Pension insurance buy-ins are gathering popularity as a means for employers to mitigate the impact of rising pension deficits and avoid closing schemes.
Jay Shah, co-head of business origination at the Pension Insurance Corporation, said: “From a value perspective, pension schemes are comparing the cost of a buy-in versus the amount of liabilities they can back with, say, gilt or bond holdings. They are finding the cost of the buy-in compares well.
“At an economic or value level, they are saying it may be better to exchange a portfolio of gilt and bonds for a buy-in policy that covers all the same liabilities, but that removes more risk than the assets they were holding would. So it covers longevity risk and it protects against periods of deflation. It is just a much better instrument to be backing the relevant liabilities.”
This trend is emerging as defined benefit (DB) schemes continue to close, despite the Pension Protection Fund (PPF) reporting a decrease in the aggregate deficit of private sector DB schemes at the end of February 2013, The PPF estimates that the aggregate deficit of 6,316 DB schemes decreased to £211.2 billion at the end of January 2013, from a deficit of £244.7 billion at the end of December 2012.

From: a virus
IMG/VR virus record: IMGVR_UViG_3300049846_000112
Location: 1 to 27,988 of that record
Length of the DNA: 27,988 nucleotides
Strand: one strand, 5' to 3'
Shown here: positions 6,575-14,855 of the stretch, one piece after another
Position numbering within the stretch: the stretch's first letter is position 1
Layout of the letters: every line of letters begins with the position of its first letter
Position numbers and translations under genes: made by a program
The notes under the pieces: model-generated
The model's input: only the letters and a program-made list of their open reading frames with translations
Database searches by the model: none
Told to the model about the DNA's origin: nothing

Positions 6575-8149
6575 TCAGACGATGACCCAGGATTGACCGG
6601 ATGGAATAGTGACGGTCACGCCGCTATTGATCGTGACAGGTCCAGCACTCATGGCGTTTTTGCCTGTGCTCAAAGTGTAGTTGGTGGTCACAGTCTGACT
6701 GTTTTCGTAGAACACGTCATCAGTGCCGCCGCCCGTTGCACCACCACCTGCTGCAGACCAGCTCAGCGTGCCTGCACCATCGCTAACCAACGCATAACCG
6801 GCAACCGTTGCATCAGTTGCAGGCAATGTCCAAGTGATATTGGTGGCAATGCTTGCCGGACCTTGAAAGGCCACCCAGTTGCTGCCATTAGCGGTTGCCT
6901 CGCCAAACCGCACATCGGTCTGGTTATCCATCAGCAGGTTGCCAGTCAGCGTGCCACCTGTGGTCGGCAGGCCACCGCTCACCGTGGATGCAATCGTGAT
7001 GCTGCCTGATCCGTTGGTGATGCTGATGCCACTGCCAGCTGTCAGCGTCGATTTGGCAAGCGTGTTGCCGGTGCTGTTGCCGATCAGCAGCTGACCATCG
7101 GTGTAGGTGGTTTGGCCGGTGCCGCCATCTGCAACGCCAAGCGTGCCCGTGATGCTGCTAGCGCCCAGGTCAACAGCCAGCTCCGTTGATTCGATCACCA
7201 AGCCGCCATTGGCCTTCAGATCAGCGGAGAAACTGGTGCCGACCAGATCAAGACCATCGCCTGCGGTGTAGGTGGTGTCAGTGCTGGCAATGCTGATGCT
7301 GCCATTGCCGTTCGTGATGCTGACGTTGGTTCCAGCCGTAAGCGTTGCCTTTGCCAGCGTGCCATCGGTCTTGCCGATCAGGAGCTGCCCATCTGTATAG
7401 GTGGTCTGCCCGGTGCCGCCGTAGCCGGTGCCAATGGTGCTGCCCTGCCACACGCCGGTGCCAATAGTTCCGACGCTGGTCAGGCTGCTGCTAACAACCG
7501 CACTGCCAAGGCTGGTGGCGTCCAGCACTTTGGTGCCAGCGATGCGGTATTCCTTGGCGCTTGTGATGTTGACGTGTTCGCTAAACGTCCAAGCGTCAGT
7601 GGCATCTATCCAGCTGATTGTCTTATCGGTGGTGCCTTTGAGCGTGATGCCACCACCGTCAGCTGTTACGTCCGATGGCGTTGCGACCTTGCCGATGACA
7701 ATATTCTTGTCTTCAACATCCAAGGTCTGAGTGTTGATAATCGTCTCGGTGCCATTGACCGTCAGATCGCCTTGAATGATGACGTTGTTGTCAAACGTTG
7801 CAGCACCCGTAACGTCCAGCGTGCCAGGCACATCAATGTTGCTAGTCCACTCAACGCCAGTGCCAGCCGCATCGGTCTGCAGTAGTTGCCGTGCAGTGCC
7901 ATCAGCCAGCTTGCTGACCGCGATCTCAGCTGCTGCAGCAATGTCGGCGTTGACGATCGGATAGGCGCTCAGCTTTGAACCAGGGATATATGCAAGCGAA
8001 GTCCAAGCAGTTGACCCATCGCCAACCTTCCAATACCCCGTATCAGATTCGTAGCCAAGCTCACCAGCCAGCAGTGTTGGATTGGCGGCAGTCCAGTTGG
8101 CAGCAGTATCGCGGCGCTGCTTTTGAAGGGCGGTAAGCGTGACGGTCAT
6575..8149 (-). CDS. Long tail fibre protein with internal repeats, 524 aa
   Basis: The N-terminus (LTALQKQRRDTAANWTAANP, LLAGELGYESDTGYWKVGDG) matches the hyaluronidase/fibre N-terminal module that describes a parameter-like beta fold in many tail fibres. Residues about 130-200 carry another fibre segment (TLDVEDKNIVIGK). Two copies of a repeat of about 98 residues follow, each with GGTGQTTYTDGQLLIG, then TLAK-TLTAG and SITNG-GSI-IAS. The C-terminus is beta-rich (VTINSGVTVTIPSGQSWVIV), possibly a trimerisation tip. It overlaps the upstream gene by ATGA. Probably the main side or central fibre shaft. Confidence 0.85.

Ali Tayyebi, senior partner in retirement at Mercer, said: “With auto-enrolment, lots of people have never been in pension schemes at all, and employers now have to think about those groups of people. That has probably started a bigger review of strategy altogether.”
WAYS OF NAVIGATING DB RISKS
- Pension insurance buy-ins involve an insurer taking over financial responsibility for the cost of meeting the pension promise an employer has made to its scheme members.
- Closing a scheme to future accrual: members’ accumulated pensions savings are preserved at the level recorded at the date of closure. Members must join a new scheme to accrue more savings.